There is no shame in asking for help.

I was raised in the philosophy of self-reliance. While there is some merit in stoic acceptance of circumstances, I experienced the value of having a support group. Among my church family and Christian friends there were those who longed to help me. Indeed, I discovered that if I do not accept their assistance, I am robbing them of a blessing God wants to give them.

I can savor the victories and mark the milestones of my recovery.

Now, when I struggle with pain, it is the victories, such as not succumbing to the desire to end it all, which I recall and draw upon. On Easter Sunday 2006 I was able to share with my church family a dramatic monologue. Because of my health problems, I hadn’t been able to present this particular piece for many years. It involved bending, bowing, and stretching—movements impossible for me just the year before. It was an amazing testimony to God’s faithfulness in my life!

Life is not about me!

God doesn’t want me to make pain the focus of my life. As I direct my attention to the needs of others and what I can do to meet their needs, my own pain fades into the background. W. Phillip Keller expressed this same thought most eloquently in Strength of Soul. He wrote, “ . . . instead of being preoccupied with our own problems, pain, protests over every petty complaint, we look out beyond ourselves to the goodness of God and others. Instead of seeing life through the narrow slot of our own self-centeredness we take the wider view of realizing all we have, all we are, all we enjoy, comes to us freely, generously from our Father’s gracious heart and open hands.” (Kregel Publications, 1993, p.76).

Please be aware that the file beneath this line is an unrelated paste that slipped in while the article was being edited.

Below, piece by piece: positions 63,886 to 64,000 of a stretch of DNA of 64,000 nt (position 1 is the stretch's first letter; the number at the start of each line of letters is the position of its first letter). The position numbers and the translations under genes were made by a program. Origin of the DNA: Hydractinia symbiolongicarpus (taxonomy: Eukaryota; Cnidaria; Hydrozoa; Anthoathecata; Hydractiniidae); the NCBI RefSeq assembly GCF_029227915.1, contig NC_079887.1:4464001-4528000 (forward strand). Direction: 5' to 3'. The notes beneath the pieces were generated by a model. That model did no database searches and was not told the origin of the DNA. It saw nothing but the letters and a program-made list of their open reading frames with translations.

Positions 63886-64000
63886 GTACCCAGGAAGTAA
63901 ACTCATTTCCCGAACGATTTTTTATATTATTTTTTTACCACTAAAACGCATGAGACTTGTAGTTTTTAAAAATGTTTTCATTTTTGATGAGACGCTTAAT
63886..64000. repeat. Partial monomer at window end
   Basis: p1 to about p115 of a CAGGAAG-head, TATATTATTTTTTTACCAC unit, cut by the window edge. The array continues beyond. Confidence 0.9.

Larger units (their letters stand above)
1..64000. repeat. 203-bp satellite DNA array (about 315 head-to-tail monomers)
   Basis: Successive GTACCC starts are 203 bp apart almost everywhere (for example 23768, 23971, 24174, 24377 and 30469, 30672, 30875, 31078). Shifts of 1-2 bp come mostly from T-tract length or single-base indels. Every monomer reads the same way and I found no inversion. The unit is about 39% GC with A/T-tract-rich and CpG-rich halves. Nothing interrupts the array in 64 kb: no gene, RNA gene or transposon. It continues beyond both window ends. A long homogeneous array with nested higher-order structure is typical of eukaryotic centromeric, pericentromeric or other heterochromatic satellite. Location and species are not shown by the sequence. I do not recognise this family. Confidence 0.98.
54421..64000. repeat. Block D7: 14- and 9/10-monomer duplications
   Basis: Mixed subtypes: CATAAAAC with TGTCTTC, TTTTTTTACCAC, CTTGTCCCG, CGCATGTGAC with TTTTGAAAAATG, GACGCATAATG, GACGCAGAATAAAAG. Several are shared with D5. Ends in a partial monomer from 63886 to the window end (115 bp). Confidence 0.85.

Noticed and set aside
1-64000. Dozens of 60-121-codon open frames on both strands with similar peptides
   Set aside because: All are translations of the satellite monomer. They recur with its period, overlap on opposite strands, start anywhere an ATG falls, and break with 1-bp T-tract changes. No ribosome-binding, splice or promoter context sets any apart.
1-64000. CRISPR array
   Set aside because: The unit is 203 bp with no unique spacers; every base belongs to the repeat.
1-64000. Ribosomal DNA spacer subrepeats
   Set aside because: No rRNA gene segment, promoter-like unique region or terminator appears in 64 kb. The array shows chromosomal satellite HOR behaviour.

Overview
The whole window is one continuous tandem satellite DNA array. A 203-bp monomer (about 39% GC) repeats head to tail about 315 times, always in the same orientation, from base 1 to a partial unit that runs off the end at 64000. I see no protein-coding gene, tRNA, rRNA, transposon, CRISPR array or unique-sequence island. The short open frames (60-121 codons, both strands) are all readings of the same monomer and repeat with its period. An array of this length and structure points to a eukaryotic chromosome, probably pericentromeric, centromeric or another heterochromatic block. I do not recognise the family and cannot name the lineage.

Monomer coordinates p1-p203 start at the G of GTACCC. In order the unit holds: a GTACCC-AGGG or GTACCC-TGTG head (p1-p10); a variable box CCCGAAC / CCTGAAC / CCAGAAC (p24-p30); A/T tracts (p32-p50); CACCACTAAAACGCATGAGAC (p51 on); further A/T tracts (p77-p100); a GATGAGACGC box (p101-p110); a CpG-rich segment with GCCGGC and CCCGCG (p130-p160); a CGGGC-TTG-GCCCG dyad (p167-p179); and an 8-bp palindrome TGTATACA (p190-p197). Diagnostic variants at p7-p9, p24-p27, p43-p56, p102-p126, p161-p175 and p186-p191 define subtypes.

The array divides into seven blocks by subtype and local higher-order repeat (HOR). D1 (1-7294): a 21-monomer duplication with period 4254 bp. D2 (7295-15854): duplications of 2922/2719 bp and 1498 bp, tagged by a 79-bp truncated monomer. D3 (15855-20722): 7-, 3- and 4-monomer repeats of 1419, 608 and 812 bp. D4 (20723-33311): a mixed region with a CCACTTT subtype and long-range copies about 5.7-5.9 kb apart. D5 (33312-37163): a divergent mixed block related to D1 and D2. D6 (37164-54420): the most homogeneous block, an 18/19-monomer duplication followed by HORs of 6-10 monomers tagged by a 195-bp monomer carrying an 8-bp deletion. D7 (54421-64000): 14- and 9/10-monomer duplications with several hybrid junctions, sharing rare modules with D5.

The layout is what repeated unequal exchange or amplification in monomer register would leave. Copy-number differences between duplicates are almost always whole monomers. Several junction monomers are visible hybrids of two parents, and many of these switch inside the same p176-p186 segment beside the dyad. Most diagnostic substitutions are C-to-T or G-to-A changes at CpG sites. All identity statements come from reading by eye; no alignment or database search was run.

Christ understands my pain because He suffered much more while on earth.

Recently a friend who was suffering called to ask me to pray for her. As she began to describe her agony, I wanted more than anything else to put my arms around her and simply cry with her. I later realized that is exactly what God did for me on that day I cried out for healing. He held me in His arms and cried with me. He gave me the courage to press on.

I now know that there is no pain we can ever feel—be it physical, mental, emotional or spiritual—that Christ has not felt. Pain is part of the human experience. He went through it and so must we. Just as I longed to put my arms around my friend, He is there waiting with open arms. All we need do is step into His embrace.

©2008 Tammy Hensel. All rights reserved. Used by permission.

hat.jpegTammy Hensel is a part-time freelance writer for newspapers and magazines, as well as a public relations consultant for small ministries and businesses. She is a 1980 magna cum laude graduate of Baylor University in Waco, TX with a BA degree in journalism and history. She and her husband currently reside in the Bryan/College Station, TX area.

Tammy has been an active church member since giving her life to Christ in 1972 at age 14 and has served in a variety of ministry areas.. You can read more about her on her blog Dedicated Writer at http://dedicatedwriter.blogspot.com/